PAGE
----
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lipoic, lipoic acid, alpha lipoic, alpha-lipoic acid, antioxidant


Alpha-Lipoic Acid and diabetes

Improvement of insulin-stimulated glucose-disposal in type 2 diabetes after repeated parenteral administration of thioctic acid.
Jacob S, Henriksen EJ, Tritschler HJ, Augustin HJ, Dietze GJ.
Hypertension and Diabetes Research Unit, Max Grundig Clinic, Buhl, Germany.
Exp Clin Endocrinol Diabetes. 1996;104(3):284-8.

Insulin resistance of skeletal muscle glucose uptake is a prominent feature of Type II diabetes (NIDDM); therefore, pharmacological intervention should aim to improve insulin sensitivity. Thioctic acid (TA), a naturally occurring compound, was shown to enhance glucose utilization in various experimental models after acute and chronic administration. It also increased insulin-stimulated glucose disposal in patients with NIDDM after acute administration. This pilot study was initiated to see whether this compound also augments glucose disposal in humans after repeated treatment. Twenty patients with NIDDM received TA (500 mg/ 500 ml NaCl, 0.9%) as daily infusions over a period of ten days. A hyperinsulinaemic, isoglycaemic glucose-clamp was done on day 0 and day 11. Parenteral administration of TA resulted in a significant increase of insulin-stimulated glucose-disposal by about 30% (metabolic clearance rate for glucose, 2.5 +/- 0.3 vs. 3.2 +/- 0.4 ml/kg/min and insulin-sensitivity-index: 3.5 +/- 0.5 vs. 4.7 +/- 0.4 mg/kg/microU/ml; p < 0.05, Wilcoxon-Rank-Sum-Test). There were no changes in fasting plasma levels for glucose or insulin; this can be explained, however, by the short period of treatment and observation. This is the first clinical study to show that a ten day administration of TA is able to improve resistance of insulin-stimulated glucose disposal in NIDDM. Experimental data suggest several mechanisms in the mode of action. As the present investigation was an uncontrolled pilot trial, the encouraging results call for controlled studies to further elucidate the clinical relevance of the findings and the mode of action of this compound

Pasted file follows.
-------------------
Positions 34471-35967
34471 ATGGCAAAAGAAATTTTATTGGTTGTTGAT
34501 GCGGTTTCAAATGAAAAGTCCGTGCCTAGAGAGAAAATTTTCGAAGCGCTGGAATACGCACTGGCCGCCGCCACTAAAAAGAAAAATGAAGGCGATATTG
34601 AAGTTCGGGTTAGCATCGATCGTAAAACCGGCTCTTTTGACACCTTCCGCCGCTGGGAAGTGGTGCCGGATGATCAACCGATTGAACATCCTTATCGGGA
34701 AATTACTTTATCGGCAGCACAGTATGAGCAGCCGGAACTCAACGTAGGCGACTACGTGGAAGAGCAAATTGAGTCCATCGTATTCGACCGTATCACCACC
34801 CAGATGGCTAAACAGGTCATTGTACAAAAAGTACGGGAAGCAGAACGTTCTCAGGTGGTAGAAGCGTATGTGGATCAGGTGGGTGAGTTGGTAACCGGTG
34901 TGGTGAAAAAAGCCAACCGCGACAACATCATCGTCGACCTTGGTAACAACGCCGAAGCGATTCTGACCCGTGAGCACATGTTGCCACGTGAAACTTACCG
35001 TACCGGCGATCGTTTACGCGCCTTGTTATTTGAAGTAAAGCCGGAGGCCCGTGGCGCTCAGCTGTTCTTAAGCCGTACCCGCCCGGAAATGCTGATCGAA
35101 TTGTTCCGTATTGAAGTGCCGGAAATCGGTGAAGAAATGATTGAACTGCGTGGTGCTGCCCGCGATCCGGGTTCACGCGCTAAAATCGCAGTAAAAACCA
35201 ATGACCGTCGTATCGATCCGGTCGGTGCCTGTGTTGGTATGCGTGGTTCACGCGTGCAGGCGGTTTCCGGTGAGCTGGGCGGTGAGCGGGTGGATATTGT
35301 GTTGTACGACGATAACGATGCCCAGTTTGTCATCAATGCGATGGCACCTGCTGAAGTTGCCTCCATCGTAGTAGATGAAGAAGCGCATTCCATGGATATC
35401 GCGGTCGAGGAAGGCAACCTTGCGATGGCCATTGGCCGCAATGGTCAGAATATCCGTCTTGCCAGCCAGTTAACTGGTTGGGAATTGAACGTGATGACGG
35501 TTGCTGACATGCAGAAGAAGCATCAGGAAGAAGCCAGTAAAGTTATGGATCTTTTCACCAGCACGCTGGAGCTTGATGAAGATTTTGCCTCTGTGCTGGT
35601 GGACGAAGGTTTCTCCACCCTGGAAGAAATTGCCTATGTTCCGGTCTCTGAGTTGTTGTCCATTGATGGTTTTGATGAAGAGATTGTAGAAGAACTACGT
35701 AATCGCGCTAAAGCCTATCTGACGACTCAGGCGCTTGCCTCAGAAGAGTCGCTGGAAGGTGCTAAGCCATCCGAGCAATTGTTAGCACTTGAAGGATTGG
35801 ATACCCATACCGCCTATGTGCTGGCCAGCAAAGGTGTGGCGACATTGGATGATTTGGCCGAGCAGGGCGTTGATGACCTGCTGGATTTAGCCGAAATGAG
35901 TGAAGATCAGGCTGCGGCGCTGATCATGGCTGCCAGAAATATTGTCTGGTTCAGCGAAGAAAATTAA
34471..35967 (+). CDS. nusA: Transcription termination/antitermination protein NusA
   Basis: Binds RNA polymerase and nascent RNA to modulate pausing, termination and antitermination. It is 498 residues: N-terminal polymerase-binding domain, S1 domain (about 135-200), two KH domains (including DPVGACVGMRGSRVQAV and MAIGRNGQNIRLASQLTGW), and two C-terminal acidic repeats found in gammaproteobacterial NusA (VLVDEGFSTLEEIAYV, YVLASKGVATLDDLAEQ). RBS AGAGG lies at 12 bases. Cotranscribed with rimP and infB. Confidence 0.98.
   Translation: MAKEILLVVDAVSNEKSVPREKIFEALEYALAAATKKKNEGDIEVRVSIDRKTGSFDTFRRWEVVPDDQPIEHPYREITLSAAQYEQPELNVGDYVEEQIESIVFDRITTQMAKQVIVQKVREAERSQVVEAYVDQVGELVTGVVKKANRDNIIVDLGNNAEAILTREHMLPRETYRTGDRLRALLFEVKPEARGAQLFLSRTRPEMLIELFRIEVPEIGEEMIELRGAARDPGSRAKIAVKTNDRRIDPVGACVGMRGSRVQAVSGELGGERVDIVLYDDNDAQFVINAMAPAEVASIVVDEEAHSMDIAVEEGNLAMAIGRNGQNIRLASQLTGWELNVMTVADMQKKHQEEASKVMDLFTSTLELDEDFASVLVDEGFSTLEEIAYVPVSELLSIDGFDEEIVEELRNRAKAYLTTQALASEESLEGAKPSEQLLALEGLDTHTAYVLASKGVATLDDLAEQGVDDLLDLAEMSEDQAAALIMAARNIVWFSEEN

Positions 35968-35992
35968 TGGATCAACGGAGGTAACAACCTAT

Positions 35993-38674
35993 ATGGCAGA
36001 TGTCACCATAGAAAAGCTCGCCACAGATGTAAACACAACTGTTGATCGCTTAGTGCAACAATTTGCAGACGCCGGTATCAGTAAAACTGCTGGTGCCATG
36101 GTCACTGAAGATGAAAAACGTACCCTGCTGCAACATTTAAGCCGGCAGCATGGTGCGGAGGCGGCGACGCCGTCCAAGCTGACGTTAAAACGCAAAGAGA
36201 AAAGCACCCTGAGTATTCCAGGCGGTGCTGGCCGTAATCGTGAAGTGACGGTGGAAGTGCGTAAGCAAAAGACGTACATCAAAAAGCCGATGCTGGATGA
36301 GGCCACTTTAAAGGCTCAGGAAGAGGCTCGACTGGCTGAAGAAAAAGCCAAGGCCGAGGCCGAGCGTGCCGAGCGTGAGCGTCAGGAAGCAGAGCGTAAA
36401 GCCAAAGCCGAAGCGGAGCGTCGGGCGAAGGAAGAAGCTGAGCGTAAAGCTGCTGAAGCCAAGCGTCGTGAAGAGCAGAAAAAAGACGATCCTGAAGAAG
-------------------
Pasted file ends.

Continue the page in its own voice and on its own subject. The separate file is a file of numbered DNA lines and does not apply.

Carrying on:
Efficacy of thioctic acid in the therapy of peripheral diabetic neuropathy.
Sachse G, Willms B.

The therapeutic efficacy of thioctic acid was studied in patients with peripheral diabetic neuropathy. In a double-blind study ten diabetics were treated with thioctic acid or a placebo for 21 days. In a second study ten diabetics were also treated with thioctic acid intravenously (i.v.) for 21 days. Before and on the 11th and 21st day of treatment, we examined the clinical neurological state, the vibration sense according to biothesiometry, the nerve conduction velocity, and the degree of diabetic control. In addition the patients were asked about neuropathic complaints. The therapeutic efficacy of oral or i.v. thioctic acid could not be verified by measurements of the nerve conduction velocity or the vibration sensibility. No effect of oral thioctic acid on subjective complaints was observed. However, i.v. treatment with thioctic acid resulted in a distinct improvement of subjective complaints.

Treatment of diabetic polyneuropathy with the antioxidant thioctic acid (alpha-lipoic acid): a two year multicenter randomized double-blind placebo-controlled trial (ALADIN II). Alpha Lipoic Acid in Diabetic Neuropathy.
Reljanovic M, Reichel G, Rett K, Lobisch M, Schuette K, Moller W, Tritschler HJ, Mehnert H.
University of Clinic for Diabetes, Endocrinology and Metabolic Diseases Vuk Vrhovac, Medical faculty, University of Zagreb, Coratia. Free Radic Res. 1999 Sep;31(3):171-9.